During his five-year stint at Ro-Tech, Pickerell consulted for companies such as Brown Forman (makers of Jack Daniels and Old Forester bourbon) and United Distillers, which would later become the spirits giant Diageo. His closest colleague hated flying, which meant Pickerell was frequently on the road, visiting distilleries and other clients. “I would go to China for 90 days, then off to Scotland,” he says. “Down in the Dominican Republic, I spent time working for two breweries. The job fulfilled my desire to see the world.”
In 1994, Maker’s Mark came calling. It was as the master distiller and vice president of operations at this now-iconic bourbon distillery that Pickerell started to show the spirits world just how out-of-the-box his skills were. Under the mentorship and guidance of Bill Samuels, Jr.—son of the brand’s founder and the CEO (now chairman emeritus) of the distillery—Pickerell spent 18-hour days tackling the science of distilling, as well as the broader, more multifaceted aspects of running a brand. “I was master distiller, lead engineer, a project manager, and they also groomed me to handle public relations,” Pickerell says.
“We hired him and then almost killed him with the hours,” laughs Samuels, recalling that they once had to beg Pickerell to take a vacation. Pickerell’s tenure at Maker’s Mark took place as it blossomed from boutique bourbon into a global brand, and he roughly doubled the distillery’s production capacity while also expanding its visitor program, which is now a model for the bourbon industry—all while maintaining the day-to-day process of making bourbon. “To say he’s a workaholic would be an understatement, and his dedication was nothing short of incredible,” Samuels says.
When Pickerell started at Maker’s Mark, the company sold 175,000 cases of bourbon each year; when he departed in 2008, annual sales were just shy of one million (today it’s 1.2 million, and the distillery recently embarked on another round of expansion). This level of success would prompt many people to try to move up, but, Pickerell chose to branch out, forming Oak View Consulting in 2009 to aid and champion those who, like his younger self, might not have the means to compete in the spirits world without help.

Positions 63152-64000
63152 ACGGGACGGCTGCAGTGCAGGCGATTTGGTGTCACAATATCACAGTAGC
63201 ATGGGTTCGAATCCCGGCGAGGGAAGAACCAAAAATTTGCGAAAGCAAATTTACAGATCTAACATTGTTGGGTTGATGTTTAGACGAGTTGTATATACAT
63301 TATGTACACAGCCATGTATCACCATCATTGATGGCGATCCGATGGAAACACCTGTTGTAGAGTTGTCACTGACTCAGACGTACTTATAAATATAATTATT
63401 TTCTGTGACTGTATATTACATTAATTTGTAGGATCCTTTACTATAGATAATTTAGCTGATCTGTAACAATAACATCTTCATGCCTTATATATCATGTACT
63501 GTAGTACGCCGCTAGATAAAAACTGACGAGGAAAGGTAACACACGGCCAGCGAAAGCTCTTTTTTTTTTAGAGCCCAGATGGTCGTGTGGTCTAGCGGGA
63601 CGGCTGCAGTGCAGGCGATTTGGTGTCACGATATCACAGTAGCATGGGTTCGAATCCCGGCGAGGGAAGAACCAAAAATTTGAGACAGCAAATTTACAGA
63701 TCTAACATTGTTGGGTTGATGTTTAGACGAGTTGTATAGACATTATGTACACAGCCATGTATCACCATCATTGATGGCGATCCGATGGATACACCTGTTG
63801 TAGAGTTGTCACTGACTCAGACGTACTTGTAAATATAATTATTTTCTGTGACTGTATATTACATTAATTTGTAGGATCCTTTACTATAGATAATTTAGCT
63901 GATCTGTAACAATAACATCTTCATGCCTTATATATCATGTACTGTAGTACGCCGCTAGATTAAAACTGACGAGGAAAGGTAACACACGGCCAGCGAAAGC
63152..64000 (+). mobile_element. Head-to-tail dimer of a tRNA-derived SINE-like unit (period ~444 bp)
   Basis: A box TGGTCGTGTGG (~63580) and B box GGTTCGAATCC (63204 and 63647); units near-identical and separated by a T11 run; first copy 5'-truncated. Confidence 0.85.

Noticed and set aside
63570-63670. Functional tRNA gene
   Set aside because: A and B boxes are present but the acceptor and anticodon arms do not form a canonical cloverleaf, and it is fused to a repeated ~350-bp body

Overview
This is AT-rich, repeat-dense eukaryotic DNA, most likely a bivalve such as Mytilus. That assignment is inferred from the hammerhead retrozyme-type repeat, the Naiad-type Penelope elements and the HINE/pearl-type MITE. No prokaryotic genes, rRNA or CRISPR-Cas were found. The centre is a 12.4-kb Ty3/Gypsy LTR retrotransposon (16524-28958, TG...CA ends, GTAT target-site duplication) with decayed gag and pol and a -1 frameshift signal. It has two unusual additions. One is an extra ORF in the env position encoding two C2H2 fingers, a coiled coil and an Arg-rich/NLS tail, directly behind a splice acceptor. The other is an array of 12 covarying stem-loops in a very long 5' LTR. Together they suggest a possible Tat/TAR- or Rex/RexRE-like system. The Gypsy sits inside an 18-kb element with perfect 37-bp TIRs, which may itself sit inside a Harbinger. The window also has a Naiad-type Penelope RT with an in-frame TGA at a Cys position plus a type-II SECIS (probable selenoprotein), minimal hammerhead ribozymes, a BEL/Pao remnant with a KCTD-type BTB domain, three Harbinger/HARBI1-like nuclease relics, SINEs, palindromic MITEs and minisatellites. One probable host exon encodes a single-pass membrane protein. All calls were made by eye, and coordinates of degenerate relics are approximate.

One of his first clients was Willett Distillery, a largely defunct facility near his home. Pickerell had a soft spot for the distillery’s age and character: built in the 1930s by a family with a long history in bourbon, the distillery remained family-owned, but hadn’t operated in since the early ’80s. But the Kulsveen family had earned a reputation as independent bottlers of excellent bourbon, and they aimed to place the distillery back online to continue the family tradition. “The first time I saw it, it was in shambles,” Pickerell recalls. “When I met up with them, they were rebuilding it using cash flow. I just gave them free advice for a while.”
Eventually the Willett Distillery was able to hire Pickerell to troubleshoot, and today there are dozens of distilleries like Willett across the industry—operations Pickerell has helped because he believed passionately in their products. “Dave’s always been willing to share his information, and that’s put him in a unique position of having a massive network of people who think highly of his business knowledge, and also enjoy his company as a genuine friend,” says Darek Bell, owner and distiller at Corsair Distillery, which operates facilities in Tennessee and Kentucky.